Thursday, March 17, 2011

ARC Review: Wither by Lauren DeStefano

Author: Lauren DeStefano
Publication: Simon & Schuster Children's Publishing; 1 edition (March 22, 2011)

Description: By age sixteen, Rhine Ellery has four years left to live. She can thank modern science for this genetic time bomb. A botched effort to create a perfect race has left all males with a lifespan of 25 years, and females with a lifespan of 20 years. Geneticists are seeking a miracle antidote to restore the human race, desperate orphans crowd the population, crime and poverty have skyrocketed, and young girls are being kidnapped and sold as polygamous brides to bear more children.

When Rhine is kidnapped and sold as a bride, she vows to do all she can to escape. Her husband, Linden, is hopelessly in love with her, and Rhine can’t bring herself to hate him as much as she’d like to. He opens her to a magical world of wealth and illusion she never thought existed, and it almost makes it possible to ignore the clock ticking away her short life. But Rhine quickly learns that not everything in her new husband’s strange world is what it seems. Her father-in-law, an eccentric doctor bent on finding the antidote, is hoarding corpses in the basement. Her fellow sister wives are to be trusted one day and feared the next, and Rhine is desperate to communicate to her twin brother that she is safe and alive. Will Rhine be able to escape--before her time runs out?

My Thoughts: This book is very hard for me to write about. I thought the book began very slowly. It felt like nothing happened for the first 80 pages which, after analysis, was not true but I didn't feel any emotional connection to the story. I think the main problem I had was that the main character herself was detached either because she was in shock or depressed. Her observations did let me get a good view of this dystopian world.

Rhine clearly felt a sense of fatalism because she knew that she would only live to be 20 years old. All young women die at 20. All young men die at 25. Genetic experimentation has gone tragically wrong. Some of the first generation - those for whom the genetic experimentation went well - are trying very hard to find a cure and allow their children to live normal lives. Others feel that it would be best to let the human race die out. Terroristic attacks on labs looking for a cure is not uncommon. Rhine lost her first generation parents in one such attack. She and her twin Rowen were living hand-to-mouth and in fear in Manhattan before Rhine was kidnapped to be a bride. 

She becomes the bride of Linden Ashby - age 21. They live in a world of privilege. Rhine and her sister wives are attended by servants. They have a wonderful, safe, worry-free life but they have no freedom. The share a house with Linden's father who is a first generation doctor and researcher and who is feared by Rhine. He controls everything and every one.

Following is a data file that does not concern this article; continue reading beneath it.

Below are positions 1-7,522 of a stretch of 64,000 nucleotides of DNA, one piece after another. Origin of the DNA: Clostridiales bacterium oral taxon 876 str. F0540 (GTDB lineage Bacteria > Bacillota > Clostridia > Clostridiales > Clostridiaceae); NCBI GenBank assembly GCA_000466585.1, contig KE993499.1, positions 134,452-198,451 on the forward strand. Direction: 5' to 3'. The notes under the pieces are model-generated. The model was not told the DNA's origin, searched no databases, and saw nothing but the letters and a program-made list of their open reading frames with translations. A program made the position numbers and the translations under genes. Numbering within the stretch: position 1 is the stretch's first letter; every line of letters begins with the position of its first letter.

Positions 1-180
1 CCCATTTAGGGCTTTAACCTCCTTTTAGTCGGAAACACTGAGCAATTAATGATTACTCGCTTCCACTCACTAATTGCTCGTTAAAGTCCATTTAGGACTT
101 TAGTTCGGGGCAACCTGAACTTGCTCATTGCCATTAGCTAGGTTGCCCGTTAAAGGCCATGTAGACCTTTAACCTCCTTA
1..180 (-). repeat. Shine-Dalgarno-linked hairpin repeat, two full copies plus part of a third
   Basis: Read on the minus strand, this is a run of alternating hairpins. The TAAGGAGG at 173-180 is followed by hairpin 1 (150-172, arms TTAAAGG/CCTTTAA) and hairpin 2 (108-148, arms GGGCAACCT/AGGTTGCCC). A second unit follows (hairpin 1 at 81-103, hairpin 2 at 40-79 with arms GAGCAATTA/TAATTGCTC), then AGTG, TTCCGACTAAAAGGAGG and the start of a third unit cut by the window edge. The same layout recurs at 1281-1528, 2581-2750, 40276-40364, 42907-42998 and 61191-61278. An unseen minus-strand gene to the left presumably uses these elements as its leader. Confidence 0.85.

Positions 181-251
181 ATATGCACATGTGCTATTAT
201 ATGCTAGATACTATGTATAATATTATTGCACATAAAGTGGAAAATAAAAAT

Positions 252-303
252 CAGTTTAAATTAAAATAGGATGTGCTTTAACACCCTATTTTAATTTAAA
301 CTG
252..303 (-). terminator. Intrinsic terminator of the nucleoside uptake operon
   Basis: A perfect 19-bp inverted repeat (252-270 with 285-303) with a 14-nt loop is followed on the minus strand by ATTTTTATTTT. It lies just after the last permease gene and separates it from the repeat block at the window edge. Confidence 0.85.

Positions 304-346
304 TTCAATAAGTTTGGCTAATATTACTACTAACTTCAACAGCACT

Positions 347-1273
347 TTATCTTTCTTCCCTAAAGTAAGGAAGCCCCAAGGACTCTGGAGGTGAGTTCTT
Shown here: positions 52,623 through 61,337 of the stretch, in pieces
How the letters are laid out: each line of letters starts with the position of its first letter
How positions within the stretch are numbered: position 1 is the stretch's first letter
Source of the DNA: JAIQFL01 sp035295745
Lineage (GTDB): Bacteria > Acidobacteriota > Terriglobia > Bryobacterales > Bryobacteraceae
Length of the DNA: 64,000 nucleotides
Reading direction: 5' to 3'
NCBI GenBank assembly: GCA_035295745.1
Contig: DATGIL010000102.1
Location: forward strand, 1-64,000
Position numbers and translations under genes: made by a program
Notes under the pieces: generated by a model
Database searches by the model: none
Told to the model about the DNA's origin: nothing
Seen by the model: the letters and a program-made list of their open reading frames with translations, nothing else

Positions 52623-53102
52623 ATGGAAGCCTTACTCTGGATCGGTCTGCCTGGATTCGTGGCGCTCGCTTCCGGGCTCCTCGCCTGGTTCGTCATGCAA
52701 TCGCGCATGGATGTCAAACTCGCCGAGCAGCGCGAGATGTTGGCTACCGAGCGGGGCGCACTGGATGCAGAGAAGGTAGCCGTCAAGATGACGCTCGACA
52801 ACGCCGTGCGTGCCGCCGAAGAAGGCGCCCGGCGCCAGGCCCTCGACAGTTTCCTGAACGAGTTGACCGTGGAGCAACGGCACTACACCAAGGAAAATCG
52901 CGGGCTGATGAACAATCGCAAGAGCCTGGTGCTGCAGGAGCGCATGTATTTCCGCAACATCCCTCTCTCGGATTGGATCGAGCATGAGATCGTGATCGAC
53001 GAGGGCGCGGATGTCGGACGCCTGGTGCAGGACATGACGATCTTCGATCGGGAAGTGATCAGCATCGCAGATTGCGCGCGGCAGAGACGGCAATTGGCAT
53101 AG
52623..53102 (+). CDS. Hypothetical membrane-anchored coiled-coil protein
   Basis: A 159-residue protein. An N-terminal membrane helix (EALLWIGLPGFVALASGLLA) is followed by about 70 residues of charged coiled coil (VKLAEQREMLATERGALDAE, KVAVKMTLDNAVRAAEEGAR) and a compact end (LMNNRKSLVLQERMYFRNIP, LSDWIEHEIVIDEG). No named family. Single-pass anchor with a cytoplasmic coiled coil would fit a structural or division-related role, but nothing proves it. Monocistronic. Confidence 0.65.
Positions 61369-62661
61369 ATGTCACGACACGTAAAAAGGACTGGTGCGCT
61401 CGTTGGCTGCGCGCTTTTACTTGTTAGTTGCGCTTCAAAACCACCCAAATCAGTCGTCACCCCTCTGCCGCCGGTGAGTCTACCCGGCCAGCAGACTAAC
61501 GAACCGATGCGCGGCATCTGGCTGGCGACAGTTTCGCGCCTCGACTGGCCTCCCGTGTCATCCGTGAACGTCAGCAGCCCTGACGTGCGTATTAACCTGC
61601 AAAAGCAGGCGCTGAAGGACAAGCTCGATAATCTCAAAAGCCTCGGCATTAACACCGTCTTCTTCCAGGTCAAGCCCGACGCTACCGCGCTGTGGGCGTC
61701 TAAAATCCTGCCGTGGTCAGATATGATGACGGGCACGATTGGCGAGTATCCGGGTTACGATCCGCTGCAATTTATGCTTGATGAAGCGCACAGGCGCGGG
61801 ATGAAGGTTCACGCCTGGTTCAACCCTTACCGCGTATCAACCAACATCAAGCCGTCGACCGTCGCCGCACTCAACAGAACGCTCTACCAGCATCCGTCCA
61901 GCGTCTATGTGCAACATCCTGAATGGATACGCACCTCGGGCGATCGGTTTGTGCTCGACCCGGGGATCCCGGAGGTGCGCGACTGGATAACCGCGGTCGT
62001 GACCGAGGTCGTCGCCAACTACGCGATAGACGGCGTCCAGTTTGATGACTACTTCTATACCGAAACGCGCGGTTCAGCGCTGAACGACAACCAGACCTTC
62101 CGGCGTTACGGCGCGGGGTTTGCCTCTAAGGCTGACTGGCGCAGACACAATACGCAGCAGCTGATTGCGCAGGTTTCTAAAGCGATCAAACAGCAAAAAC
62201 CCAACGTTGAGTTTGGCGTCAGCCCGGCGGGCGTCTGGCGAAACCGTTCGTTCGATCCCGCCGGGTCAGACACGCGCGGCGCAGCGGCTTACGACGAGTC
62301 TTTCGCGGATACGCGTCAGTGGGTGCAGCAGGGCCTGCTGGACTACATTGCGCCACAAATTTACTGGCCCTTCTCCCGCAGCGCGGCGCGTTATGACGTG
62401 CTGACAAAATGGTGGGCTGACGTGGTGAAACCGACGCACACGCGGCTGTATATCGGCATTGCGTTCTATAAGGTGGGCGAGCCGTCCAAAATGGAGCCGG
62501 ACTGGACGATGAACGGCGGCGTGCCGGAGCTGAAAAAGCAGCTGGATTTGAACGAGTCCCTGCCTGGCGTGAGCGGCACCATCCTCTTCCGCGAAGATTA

The contrasts between the three sister wives illuminates the culture. The oldest is Jenna who is 18 and just waiting to die. When the girls were kidnapped to be Linden's brides, her sisters were taken too. However, they were not chosen to be wives and they were killed. Cecily is the youngest at13. She was raised in an orphanage and is delighted to be selected as a bride. Rhine had been raised by her parents until their deaths. She is determined to escape this life and return to her brother.

It was interesting to watch Rhine change through this story. When it began, she was determined to hate her new husband. She does learn that he is as much of a victim as they are. She does come to love him in some ways but is still determined to have her freedom. 

This is the first book in a trilogy. It will be interesting to see where the story goes. I recommend it to those who love quiet dystopias. The actions in this one are subtle. The characters are interesting and the world one that provokes a lot of thought.

Favorite Quote:
I don't want tea or strawberries. i don't want Gabriel to be my attendant right now. I want him to sit here with me and be my friend. I want to know he won't be punished for it later. I want us both to be free.


  1. I really liked this one but it does have a few minor issues with it. You mentioned one of them in your review. It never made sense to me that Jenna's sisters were killed. Why would you kill girls capable of bearing more children if your world is dying out? I was hoping Lauren DeStefano would address that in Wither but maybe it will be discussed in the next book.

    Great review. You make some good points. I'm looking forward to the next book and hopeful that it will provide some answers.

  2. Wither has an interesting story to it. I'm sorry you didn't like it much. I'll still give it a chance. :D Awesome Honest Review! <3

  3. I liked seeing Rhine change too. She lost some of her anger, although she was still determined to leave. It's funny how almost all the reviews ignore the romance btw Rhine and Gabriel - since there wasn't much of it.


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